We’re not still sticking lights on the front of our cars, are we? Time for some fresh thinking perhaps.
Modern life isn’t necessarily rubbish, but on balance, it is somewhat disappointing. Not just the gnawing pointlessness of so much of it, but the nagging sense that the brave new world we were promised back in the 70s has decisively failed to materialise. Because laying aside for a moment the jet-scooters, orgasmatrons and robotised dogs we were all expecting to enjoy, there remain aspects of the motor car which really should have met the rendezvous with the eternal.
My father was an old-school Freudian in his outlook. He wouldn’t miss a chance to make an association, and my obsession with cars was fertile ground. He pronounced that many cars were just phallic compensation symbols and I, in what I thought was a witty response, said that a phallus was just a compensation for not having a decent car – it sounded better when I was sixteen. Cars and Sex, Sex and Cars, they’re an old pairing, but I’ve never been entirely convinced.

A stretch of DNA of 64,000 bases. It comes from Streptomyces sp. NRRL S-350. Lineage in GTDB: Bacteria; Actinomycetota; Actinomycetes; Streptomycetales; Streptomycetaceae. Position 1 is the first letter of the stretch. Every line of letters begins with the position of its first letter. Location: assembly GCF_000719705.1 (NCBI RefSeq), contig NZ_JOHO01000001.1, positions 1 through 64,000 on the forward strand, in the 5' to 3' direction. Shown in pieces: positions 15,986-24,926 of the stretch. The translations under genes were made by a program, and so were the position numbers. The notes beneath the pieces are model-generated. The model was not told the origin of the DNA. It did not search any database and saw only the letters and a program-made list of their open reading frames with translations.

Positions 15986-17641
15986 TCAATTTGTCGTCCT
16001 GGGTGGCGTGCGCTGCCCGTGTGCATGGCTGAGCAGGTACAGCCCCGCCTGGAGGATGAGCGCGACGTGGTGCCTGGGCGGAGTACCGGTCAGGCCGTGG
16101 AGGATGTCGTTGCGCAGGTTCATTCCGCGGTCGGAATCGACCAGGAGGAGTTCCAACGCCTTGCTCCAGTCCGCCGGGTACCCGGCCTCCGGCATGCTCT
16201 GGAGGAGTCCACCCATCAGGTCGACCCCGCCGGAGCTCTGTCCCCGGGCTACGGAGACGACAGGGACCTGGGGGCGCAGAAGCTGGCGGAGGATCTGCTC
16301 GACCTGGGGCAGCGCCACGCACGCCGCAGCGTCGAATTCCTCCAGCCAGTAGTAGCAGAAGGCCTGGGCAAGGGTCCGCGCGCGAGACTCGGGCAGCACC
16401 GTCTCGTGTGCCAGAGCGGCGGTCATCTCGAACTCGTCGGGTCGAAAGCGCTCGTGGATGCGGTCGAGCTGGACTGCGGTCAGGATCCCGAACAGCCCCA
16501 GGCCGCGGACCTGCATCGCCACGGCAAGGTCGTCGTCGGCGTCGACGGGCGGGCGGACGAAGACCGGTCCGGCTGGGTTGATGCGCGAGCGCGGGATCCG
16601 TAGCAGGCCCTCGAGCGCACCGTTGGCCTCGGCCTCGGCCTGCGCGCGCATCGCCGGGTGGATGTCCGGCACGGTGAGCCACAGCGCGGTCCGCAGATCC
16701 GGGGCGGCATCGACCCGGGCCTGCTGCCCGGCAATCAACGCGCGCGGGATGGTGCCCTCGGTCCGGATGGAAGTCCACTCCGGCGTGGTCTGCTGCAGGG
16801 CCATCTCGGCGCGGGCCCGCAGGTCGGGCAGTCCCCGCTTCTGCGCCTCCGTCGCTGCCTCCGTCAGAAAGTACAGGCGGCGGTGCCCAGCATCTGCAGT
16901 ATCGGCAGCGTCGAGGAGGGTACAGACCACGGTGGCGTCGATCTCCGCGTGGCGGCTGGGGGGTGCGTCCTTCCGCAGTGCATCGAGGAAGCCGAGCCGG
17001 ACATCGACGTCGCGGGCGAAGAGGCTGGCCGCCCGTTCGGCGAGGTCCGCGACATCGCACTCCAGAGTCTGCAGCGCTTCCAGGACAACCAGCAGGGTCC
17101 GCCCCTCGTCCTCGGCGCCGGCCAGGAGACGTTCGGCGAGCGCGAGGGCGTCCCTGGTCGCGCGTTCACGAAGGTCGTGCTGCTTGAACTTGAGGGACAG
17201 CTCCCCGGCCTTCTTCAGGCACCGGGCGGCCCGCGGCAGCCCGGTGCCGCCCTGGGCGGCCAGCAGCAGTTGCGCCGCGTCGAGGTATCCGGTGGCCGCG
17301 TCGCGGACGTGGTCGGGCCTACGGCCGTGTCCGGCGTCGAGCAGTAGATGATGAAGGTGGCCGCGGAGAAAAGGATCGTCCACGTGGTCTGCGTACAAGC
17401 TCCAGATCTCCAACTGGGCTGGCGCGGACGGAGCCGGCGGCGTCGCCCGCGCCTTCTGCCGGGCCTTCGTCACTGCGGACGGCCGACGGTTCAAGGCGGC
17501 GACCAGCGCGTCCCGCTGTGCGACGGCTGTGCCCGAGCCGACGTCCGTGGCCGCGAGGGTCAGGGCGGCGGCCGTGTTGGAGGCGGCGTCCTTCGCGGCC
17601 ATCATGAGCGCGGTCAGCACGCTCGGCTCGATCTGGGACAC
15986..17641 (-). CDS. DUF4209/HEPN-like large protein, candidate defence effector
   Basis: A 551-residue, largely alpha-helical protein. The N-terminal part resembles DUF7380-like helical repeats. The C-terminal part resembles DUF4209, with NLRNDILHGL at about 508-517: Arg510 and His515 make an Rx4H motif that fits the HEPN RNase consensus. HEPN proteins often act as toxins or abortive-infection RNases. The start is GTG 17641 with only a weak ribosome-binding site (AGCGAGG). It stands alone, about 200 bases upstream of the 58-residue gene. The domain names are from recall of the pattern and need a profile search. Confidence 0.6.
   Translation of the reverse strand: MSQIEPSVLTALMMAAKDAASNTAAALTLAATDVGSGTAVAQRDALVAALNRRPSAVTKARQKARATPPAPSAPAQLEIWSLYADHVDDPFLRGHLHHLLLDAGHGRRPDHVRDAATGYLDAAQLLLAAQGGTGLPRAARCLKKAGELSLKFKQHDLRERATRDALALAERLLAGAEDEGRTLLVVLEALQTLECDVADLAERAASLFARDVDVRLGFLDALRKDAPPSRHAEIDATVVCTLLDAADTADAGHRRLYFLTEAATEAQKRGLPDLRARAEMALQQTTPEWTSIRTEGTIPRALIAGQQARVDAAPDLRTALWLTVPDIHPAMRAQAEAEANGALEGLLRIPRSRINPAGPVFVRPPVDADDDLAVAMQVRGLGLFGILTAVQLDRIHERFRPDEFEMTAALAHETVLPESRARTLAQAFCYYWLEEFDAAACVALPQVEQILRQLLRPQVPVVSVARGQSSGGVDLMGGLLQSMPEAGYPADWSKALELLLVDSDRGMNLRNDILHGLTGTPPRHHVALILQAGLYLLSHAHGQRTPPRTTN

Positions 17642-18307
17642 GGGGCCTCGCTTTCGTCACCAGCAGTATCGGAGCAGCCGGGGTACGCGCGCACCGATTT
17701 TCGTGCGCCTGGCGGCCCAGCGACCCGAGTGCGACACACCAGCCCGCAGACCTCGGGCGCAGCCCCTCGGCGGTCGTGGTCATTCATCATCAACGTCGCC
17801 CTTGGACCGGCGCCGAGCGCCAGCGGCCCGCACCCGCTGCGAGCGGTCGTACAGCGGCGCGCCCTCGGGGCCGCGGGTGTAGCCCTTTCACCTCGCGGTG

Once upon a time a trip to France from the UK was special. Not only did the cars look different but, at night, the roads came alive with lamps that were, uniquely, amber coloured. I admit that I enjoyed this. It gave French cars the same ‘interesting’ look that Jean-Luc Godard’s tinted glasses gave him. French cars were more intellectual.
There have always been cases of re-skins creating ‘different’ vehicles; and indeed VW Group have become masters at doing this in-house. But between independent brands this has usually been discreet and car companies have remained proud of their ability to manufacture the oily bits, as in the example of the Vauxhall salesman who once vehemently denied to me that the diesel in an Omega was manufactured by BMW. You might have thought he’d Continue reading “What Lies Beneath?”
Reassessing Chris Bangle’s Bayerische Motoren Werke Legacy.